Practical considerations in implementing such projects in humanitarian contexts include a careful consideration of space. While there are benefits in being integrated in an OPD or primary care setting, privacy and confidentiality need to be ensured. This is challenging in a busy clinic when demand is high and people do not share an understanding about private consultations. Larger rooms to create child-friendly spaces and for group or parenting activities are suggested − particularly in view of the under-representation of children found in this and other similar projects. There are current plans in progress to build a new space for the MSF MHPS team taking into account these factors. Consideration should be given to the use of a non-stigmatising symbol for the service, particularly if literacy levels are low and understanding about terms such as mental health is also limited.
The outreach model supported by Rohingya volunteers was critical to community sensitisation, case identification and follow up, as evidenced by the number of referrals from them. The dedication of these volunteers in view of the challenges of both living and working in a refugee community is acknowledged. Care must be taken to provide opportunities for supervision and support.
Whilst psychosocial services are increasingly available in emergency contexts, patients with severe mental health disorders typically remain beyond the scope of these activities, although they constitute a significant health need amongst the population. The future challenge for the MSF MHPS project is how to integrate with and help build sustainable mental health services within Bangladesh, working with the Ministry of Health. By training, supporting and supervising staff to provide an accessible, effective service, the need for such services continues to be highlighted, in addition to addressing the persistent stigma and discrimination faced by those with severe mental health disorders.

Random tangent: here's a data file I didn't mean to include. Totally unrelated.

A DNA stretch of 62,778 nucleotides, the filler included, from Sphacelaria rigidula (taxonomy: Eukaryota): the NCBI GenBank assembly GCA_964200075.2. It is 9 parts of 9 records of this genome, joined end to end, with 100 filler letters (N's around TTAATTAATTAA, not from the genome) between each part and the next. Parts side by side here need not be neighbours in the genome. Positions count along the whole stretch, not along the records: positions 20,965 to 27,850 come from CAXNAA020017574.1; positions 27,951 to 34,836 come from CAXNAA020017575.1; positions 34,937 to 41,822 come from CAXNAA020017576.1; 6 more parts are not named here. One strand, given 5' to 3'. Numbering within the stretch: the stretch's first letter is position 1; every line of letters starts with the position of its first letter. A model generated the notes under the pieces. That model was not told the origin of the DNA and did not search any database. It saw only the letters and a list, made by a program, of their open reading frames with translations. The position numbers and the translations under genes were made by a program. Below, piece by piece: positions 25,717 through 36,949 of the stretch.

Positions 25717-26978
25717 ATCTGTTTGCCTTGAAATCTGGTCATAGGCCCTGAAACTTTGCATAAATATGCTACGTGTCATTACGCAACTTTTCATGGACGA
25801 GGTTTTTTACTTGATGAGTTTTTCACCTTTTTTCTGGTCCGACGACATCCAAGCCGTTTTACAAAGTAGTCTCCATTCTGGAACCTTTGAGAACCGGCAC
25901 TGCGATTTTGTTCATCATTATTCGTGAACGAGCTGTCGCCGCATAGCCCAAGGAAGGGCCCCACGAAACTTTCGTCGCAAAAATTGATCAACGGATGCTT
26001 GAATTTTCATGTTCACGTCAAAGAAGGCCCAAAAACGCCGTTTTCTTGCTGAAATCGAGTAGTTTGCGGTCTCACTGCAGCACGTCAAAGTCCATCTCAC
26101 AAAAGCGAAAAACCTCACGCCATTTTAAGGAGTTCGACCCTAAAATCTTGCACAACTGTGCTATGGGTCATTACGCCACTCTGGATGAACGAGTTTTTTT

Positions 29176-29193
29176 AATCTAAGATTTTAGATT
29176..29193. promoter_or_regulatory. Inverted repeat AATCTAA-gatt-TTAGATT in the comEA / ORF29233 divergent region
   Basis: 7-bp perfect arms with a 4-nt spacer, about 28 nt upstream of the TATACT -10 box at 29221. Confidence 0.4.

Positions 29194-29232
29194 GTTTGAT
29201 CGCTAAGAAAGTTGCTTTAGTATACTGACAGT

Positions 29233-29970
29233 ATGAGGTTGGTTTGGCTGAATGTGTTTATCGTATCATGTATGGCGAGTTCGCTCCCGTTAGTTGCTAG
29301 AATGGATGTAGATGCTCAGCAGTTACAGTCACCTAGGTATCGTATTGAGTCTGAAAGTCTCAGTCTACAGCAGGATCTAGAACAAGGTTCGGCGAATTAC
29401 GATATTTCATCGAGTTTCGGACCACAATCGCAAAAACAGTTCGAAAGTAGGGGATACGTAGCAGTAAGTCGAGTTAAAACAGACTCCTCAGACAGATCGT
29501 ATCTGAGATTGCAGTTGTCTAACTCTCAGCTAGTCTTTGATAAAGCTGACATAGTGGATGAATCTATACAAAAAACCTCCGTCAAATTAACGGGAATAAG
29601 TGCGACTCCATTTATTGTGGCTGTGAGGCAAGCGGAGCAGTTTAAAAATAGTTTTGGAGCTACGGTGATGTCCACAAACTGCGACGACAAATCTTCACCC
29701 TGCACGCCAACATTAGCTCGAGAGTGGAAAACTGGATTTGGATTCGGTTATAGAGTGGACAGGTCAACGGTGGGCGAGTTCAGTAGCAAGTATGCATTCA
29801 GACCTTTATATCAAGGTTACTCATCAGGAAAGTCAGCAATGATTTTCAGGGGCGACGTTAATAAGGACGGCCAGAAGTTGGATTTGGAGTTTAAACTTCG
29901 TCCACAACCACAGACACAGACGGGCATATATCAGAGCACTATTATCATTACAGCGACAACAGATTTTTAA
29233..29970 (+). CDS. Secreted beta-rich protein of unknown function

The authors would like to acknowledge the work of Dr Elisabeth Hoffmann, Dr Miguel Palma, Dr Samshun Alam, Muhammad Humayan Kabir Shohag, Mamonor Rahaman, Rubel Dhar and Kawser Mahmud for their previous and ongoing work in establishing the project and activities. Technical support was provided by Dr Tonia Marquardt (Deputy Cell Manager, MSF), Dr Greg Keane (Mental Health Referent, MSF) and Myriam Karimet (Data Project Officer, MSF). The authors were responsible for the conception, research, writing and interpretation of data presented in the field report. Dr Dyer is the guarantor. In kind support only for time to write the report and analyse data was received from Médecins Sans Frontières. The manuscript has been read and approved by both authors.
Financial support and sponsorship
Conflicts of interest
The authors have no conflicts of interest.
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[Figure 1], [Figure 2], [Figure 3]
[Table 1], [Table 2]